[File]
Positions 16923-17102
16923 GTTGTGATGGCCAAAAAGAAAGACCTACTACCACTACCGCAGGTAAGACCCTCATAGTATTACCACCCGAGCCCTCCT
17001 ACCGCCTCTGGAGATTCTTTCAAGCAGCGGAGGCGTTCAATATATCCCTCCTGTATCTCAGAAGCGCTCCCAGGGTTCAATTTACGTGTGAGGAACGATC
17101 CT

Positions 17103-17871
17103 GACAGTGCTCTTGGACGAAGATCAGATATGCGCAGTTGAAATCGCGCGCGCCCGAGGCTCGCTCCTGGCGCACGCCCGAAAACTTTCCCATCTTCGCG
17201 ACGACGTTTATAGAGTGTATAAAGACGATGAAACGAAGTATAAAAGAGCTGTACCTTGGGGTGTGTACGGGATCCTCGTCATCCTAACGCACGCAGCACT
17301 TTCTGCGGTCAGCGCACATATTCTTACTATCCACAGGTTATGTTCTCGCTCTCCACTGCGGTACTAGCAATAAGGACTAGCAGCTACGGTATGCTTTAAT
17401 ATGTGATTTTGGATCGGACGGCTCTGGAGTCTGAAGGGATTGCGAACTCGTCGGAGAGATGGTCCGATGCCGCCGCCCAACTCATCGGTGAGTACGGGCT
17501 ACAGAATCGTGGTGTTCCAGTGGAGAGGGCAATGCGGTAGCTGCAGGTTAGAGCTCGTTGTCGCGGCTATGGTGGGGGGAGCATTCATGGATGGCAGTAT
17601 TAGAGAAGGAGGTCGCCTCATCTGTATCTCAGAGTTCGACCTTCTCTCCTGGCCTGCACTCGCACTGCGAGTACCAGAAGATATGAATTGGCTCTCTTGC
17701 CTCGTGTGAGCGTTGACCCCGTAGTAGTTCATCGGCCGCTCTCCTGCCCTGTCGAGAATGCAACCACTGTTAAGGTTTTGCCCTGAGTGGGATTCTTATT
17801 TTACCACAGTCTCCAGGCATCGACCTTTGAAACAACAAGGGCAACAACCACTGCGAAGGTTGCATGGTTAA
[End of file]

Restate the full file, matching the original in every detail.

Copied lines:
Positions 16923-17102
16923 GTTGTGATGGCCAAAAAGAAAGACCTACTACCACTACCGCAGGTAAGACCCTCATAGTATTACCACCCGAGCCCTCCT
17001 ACCGCCTCTGGAGATTCTTTCAAGCAGCGGAGGCGTTCAATATATCCCTCCTGTATCTCAGAAGCGCTCCCAGGGTTCAATTTACGTGTGAGGAACGATC
17101 CT

Positions 17103-17871
17103 GACAGTGCTCTTGGACGAAGATCAGATATGCGCAGTTGAAATCGCGCGCGCCCGAGGCTCGCTCCTGGCGCACGCCCGAAAACTTTCCCATCTTCGCG
17201 ACGACGTTTATAGAGTGTATAAAGACGATGAAACGAAGTATAAAAGAGCTGTACCTTGGGGTGTGTACGGGATCCTCGTCATCCTAACGCACGCAGCACT
17301 TTCTGCGGTCAGCGCACATATTCTTACTATCCACAGGTTATGTTCTCGCTCTCCACTGCGGTACTAGCAATAAGGACTAGCAGCTACGGTATGCTTTAAT
17401 ATGTGATTTTGGATCGGACGGCTCTGGAGTCTGAAGGGATTGCGAACTCGTCGGAGAGATGGTCCGATGCCGCCGCCCAACTCATCGGTGAGTACGGGCT
17501 ACAGAATCGTGGTGTTCCAGTGGAGAGGGCAATGCGGTAGCTGCAGGTTAGAGCTCGTTGTCGCGGCTATGGTGGGGGGAGCATTCATGGATGGCAGTAT
17601 TAGAGAAGGAGGTCGCCTCATCTGTATCTCAGAGTTCGACCTTCTCTCCTGGCCTGCACTCGCACTGCGAGTACCAGAAGATATGAATTGGCTCTCTTGC
17701 CTCGTGTGAGCGTTGACCCCGTAGTAGTTCATCGGCCGCTCTCCTGCCCTGTCGAGAATGCAACCACTGTTAAGGTTTTGCCCTGAGTGGGATTCTTATT
17801 TTACCACAGTCTCCAGGCATCGACCTTTGAAACAACAAGGGCAACAACCACTGCGAAGGTTGCATGGTTAA